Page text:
J.B. Williams is a Greater Victoria ethnobotanist who spreads his knowledge about native plants. (Megan Atkins-Baker/News Staff)

J.B. Williams is a Greater Victoria ethnobotanist who spreads his knowledge about native plants. (Megan Atkins-Baker/News Staff)

Indigenous ethnobotanist dedicated to preserving traditional plant knowledge in Greater Victoria

J.B. Williams shares his knowledge of native plants across Southern Vancouver Island

J.B. (John-Bradley) Williams is an ethnobotanist of Tsawout and Ahousat descent who dedicates himself to keeping traditional knowledge of native plants alive.

His interest in plants began among horticulturalists at Camosun College.

“One of my biology teachers was facilitating a place-based program where they take students to culturally relevant sites – teaching us the traditional names of these places and plants and why they were and are still important,” said Williams.

Since he already had an affinity for greenery, he began looking into native plants, and it was through that program that he shifted his focus from horticulture to botany with the intention to better understand native plants, their medicinal properties, and other capacities.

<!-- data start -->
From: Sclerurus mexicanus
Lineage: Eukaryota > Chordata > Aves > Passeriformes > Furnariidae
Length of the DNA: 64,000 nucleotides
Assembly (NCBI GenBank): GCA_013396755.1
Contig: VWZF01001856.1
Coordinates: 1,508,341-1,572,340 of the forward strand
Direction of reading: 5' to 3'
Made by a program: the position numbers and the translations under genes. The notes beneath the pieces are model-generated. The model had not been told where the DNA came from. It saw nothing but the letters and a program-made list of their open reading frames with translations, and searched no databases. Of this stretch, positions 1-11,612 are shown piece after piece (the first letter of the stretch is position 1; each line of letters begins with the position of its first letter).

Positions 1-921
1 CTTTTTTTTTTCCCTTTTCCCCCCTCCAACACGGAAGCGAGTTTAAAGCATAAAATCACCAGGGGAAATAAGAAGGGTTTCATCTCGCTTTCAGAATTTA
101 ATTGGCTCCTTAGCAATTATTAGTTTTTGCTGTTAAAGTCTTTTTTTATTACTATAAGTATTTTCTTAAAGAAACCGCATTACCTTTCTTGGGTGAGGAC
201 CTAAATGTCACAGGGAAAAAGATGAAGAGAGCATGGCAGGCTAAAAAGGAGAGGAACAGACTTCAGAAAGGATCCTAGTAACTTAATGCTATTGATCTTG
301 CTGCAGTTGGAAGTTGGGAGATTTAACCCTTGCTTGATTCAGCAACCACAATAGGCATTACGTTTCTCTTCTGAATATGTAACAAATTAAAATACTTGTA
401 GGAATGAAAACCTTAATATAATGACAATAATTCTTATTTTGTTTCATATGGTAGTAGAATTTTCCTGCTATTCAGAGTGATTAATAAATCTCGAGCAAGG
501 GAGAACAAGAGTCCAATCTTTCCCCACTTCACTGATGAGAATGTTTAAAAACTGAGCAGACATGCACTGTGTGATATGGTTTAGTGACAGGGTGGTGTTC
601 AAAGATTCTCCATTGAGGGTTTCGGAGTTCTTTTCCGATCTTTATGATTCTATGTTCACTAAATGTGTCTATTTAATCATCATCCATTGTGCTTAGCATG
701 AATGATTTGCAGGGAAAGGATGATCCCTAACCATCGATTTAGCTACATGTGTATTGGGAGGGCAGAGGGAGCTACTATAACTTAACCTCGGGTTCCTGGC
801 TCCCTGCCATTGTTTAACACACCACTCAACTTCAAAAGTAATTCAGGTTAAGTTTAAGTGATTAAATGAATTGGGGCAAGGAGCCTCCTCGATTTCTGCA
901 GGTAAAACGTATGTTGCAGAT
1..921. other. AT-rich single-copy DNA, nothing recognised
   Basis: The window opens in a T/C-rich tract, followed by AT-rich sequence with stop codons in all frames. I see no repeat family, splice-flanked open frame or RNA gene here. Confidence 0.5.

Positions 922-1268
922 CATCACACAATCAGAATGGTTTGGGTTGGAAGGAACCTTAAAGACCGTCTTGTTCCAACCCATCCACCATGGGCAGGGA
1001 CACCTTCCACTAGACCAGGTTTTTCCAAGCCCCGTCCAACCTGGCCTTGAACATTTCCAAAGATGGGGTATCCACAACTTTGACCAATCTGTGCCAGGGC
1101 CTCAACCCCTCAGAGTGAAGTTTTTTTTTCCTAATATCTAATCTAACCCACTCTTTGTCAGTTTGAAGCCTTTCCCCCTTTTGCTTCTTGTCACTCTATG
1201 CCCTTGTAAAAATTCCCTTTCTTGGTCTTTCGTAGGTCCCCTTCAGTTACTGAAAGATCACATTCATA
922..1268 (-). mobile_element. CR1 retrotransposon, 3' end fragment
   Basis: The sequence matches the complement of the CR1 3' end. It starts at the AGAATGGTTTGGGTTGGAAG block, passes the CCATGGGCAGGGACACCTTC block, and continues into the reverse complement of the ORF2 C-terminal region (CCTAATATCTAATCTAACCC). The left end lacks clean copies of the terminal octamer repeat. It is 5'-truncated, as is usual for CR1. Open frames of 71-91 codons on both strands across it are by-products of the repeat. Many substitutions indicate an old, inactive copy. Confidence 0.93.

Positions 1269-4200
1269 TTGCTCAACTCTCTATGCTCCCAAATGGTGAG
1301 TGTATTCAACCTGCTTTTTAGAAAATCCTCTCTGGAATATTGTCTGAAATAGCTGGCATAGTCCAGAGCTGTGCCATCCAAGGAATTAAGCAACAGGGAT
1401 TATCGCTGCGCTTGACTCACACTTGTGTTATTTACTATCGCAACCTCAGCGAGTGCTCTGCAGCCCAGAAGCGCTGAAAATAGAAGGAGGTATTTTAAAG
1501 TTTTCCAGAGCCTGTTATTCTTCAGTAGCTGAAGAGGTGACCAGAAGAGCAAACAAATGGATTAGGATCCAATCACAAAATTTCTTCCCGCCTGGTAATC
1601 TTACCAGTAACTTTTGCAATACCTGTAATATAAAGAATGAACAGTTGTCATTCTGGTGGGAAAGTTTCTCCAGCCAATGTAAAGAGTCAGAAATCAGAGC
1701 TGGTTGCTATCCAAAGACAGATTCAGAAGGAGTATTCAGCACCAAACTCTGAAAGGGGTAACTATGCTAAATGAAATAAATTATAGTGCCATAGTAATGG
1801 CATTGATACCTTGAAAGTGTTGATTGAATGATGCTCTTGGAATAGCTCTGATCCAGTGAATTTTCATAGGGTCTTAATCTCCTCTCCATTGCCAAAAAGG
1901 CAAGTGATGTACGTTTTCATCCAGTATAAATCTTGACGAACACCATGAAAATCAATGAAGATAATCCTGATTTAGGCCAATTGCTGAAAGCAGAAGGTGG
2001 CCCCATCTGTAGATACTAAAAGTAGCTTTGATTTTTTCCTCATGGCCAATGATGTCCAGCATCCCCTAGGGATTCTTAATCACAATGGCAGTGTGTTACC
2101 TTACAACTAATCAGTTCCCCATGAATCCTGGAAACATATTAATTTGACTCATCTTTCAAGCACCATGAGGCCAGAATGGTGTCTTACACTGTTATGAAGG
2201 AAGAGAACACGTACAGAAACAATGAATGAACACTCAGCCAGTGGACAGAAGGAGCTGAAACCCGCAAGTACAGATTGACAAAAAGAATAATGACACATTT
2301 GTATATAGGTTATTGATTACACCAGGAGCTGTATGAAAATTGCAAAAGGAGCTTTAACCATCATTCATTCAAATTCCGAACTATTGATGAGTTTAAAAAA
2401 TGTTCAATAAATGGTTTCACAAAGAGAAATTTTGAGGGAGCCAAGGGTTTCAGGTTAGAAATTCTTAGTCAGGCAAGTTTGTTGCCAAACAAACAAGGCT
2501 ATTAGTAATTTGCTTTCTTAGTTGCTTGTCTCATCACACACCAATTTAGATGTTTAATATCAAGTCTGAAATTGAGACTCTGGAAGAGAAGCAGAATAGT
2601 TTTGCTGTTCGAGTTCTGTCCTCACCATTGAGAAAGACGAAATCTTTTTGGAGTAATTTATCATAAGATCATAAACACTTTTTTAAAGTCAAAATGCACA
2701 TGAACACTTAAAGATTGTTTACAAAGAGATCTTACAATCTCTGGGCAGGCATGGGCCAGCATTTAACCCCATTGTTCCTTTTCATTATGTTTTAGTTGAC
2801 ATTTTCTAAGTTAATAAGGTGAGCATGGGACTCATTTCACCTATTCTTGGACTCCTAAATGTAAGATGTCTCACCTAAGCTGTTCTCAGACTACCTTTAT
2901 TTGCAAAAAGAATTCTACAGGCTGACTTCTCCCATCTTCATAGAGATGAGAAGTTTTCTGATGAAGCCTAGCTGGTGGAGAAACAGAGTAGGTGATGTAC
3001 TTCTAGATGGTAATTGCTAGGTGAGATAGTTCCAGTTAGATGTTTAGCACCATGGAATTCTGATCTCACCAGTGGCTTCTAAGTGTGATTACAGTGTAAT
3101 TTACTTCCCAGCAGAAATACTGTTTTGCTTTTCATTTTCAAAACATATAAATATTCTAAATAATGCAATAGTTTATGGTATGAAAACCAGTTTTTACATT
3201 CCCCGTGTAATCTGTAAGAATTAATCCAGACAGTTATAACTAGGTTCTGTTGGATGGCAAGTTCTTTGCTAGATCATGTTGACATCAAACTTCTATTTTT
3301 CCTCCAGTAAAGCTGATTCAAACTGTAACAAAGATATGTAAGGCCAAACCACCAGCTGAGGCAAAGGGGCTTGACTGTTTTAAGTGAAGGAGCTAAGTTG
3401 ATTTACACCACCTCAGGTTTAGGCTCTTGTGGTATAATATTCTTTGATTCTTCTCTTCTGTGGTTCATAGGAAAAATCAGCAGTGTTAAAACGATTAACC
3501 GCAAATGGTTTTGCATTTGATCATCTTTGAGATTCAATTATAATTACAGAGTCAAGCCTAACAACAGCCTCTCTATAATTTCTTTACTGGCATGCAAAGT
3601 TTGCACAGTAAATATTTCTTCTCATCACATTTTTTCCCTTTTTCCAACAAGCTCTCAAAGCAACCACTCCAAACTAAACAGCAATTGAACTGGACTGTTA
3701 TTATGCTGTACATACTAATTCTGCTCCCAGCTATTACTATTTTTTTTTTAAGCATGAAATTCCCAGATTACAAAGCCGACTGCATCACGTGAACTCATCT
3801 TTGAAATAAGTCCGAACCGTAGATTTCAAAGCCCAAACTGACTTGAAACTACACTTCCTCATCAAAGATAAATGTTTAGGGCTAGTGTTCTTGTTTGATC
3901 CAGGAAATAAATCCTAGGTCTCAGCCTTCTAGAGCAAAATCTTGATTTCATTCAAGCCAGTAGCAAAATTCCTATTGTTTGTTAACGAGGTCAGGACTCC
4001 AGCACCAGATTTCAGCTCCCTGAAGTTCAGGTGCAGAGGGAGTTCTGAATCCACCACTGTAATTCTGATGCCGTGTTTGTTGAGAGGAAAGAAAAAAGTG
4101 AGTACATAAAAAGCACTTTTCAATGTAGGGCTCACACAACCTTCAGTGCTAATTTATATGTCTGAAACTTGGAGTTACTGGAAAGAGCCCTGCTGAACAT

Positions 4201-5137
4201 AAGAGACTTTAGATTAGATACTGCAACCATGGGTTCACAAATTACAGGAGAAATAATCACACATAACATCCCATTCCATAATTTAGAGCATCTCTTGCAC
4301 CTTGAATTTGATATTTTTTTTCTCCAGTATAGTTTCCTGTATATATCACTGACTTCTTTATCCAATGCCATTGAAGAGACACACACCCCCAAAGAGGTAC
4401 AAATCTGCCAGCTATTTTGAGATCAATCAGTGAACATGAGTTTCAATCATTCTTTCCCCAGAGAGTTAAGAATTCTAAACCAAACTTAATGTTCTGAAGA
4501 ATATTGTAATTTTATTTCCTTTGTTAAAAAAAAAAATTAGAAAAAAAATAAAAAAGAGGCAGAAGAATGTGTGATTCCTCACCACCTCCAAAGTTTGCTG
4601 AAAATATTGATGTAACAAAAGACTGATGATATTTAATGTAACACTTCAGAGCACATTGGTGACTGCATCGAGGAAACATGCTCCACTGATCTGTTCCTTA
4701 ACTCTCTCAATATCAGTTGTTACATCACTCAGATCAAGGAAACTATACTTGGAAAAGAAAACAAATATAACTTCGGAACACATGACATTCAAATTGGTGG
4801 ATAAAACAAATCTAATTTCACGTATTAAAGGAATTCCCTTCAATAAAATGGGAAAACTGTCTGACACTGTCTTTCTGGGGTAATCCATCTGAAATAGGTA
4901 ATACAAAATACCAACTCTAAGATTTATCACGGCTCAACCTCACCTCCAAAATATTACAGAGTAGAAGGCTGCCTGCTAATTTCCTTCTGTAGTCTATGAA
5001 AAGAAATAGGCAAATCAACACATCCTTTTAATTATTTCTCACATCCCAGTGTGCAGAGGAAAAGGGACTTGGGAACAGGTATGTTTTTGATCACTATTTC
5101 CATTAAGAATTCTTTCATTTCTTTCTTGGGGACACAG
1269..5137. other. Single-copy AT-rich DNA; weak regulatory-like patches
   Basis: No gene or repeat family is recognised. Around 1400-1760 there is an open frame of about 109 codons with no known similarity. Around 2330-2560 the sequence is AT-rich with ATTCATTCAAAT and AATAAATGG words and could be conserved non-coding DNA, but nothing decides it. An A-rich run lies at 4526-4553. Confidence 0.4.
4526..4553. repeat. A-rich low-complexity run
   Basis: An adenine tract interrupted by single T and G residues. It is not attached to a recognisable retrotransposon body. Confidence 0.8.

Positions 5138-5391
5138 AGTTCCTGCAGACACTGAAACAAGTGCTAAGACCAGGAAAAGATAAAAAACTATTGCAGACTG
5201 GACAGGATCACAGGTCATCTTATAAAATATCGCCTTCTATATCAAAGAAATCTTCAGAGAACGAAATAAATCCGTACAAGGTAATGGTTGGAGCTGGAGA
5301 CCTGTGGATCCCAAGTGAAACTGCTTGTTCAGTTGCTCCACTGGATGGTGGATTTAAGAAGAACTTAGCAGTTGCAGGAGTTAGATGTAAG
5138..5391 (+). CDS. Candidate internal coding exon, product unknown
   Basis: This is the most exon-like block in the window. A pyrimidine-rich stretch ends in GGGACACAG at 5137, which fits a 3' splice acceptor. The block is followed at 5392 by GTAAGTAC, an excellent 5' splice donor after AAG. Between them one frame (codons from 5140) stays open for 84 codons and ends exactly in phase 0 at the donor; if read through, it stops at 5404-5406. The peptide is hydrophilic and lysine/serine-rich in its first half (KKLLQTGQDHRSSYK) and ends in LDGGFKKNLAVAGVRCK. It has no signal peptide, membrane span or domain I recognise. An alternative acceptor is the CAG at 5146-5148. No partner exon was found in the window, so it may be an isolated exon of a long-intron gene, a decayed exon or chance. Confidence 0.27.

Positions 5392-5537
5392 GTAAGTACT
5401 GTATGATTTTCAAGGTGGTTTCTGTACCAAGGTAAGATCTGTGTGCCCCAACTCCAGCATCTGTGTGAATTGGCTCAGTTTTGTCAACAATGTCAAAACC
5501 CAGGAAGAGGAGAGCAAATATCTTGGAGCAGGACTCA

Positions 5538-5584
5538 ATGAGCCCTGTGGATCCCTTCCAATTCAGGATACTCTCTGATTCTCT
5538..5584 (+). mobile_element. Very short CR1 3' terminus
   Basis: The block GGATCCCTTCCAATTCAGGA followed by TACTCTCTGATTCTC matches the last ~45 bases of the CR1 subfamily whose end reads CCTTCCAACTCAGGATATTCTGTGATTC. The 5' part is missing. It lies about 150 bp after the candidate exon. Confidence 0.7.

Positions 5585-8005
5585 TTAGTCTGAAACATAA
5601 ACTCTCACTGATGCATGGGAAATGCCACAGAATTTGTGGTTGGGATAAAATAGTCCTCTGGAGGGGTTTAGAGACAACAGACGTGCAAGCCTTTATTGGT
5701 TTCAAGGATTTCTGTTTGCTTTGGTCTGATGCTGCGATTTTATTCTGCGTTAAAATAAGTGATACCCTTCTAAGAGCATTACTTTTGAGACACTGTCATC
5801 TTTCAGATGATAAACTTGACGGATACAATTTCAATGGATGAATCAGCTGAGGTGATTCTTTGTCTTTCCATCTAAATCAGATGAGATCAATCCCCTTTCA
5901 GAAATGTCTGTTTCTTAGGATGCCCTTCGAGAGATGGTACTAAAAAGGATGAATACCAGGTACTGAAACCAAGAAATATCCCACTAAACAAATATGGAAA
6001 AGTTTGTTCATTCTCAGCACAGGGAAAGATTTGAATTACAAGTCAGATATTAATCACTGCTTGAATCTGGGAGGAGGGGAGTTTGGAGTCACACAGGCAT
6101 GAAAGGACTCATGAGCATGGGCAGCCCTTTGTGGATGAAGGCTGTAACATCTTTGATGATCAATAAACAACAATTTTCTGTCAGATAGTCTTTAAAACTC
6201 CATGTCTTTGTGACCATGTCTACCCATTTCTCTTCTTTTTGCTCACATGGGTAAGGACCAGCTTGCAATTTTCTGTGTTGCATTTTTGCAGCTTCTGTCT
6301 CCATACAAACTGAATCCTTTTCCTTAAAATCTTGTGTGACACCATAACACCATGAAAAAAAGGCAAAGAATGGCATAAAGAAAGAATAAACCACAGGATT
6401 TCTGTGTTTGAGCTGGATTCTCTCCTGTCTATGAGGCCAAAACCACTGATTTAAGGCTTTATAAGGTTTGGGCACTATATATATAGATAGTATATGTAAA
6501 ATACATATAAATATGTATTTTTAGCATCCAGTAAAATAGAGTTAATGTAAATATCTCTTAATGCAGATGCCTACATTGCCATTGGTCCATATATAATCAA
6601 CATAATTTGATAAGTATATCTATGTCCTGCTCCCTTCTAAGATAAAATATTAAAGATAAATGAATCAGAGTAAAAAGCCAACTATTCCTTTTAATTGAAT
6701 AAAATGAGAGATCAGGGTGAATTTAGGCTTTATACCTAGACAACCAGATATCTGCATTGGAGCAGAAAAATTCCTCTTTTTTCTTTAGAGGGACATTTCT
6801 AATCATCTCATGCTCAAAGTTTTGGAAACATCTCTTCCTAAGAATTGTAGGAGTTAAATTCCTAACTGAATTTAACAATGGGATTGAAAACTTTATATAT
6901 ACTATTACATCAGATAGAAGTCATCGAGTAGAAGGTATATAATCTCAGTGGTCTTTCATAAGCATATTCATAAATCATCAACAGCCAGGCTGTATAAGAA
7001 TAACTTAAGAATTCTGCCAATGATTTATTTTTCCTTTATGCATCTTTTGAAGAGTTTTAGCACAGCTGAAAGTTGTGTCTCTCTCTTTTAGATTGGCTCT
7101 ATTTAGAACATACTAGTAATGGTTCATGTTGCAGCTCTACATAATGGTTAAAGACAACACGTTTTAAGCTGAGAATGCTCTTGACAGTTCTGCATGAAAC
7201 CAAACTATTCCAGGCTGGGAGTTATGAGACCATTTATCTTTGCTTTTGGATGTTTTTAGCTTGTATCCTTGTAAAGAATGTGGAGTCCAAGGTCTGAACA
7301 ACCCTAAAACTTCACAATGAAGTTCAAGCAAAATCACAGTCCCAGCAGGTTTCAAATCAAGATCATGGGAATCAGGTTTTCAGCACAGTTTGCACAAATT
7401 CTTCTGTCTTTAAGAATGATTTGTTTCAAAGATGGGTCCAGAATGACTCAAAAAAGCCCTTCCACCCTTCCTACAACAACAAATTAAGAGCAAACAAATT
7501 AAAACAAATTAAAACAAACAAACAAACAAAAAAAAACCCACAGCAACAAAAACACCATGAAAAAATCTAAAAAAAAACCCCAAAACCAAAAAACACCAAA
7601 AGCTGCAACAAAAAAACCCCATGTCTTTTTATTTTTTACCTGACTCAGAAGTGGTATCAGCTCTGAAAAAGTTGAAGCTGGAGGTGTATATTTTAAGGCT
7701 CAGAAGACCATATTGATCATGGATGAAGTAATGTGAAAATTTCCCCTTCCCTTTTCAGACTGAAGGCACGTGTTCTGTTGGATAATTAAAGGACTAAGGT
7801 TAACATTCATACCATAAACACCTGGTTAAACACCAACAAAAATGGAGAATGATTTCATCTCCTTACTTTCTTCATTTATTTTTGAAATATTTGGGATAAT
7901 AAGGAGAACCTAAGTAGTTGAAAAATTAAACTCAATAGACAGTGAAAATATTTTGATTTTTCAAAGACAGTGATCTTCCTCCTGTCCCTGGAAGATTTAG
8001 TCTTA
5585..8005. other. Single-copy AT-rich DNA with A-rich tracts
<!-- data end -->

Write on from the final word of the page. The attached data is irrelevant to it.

Botany is the scientific study and research of plants, whereas horticulture involves the art and science of gardening.

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“As I was going through that program I started realizing that greenery is not created equal and that I needed to focus on the study of native plants.”

Over time, Williams has adapted to a hybridized mindset in relation to the plants he studies.

“The world that I live in is the First Nations world, but also the colonialized world – teaching I got from one of my Elders is that because we live in this dual reality we need to take the best of both worlds and apply them to our lives to find enjoyment and peace.”

Williams’ botany is based on the plants in the Pacific Northwest, but he understands that visitors on this land bring plants that are healthy and edible, too.

“I try to encourage as many people as I can to not only think about these plants that came with visitors on this land, but also to include native plants in their gardening concepts,” he said. “Not only have these native plants evolved to live within our climate but they also lend themselves really well to being pampered the same way we pamper our conventional garden plants.”

Williams conducts storytelling and leads native plant tours, cedar-weaving workshops, traditional pit cooks, and salmon barbeques. He leads these educational opportunities for academia and the public.

“They just have to let me know who they’re representing and what they’re looking for – I can do them anywhere on the Southern Island.”

Contact Williams at facebook.com/cedarhat/.


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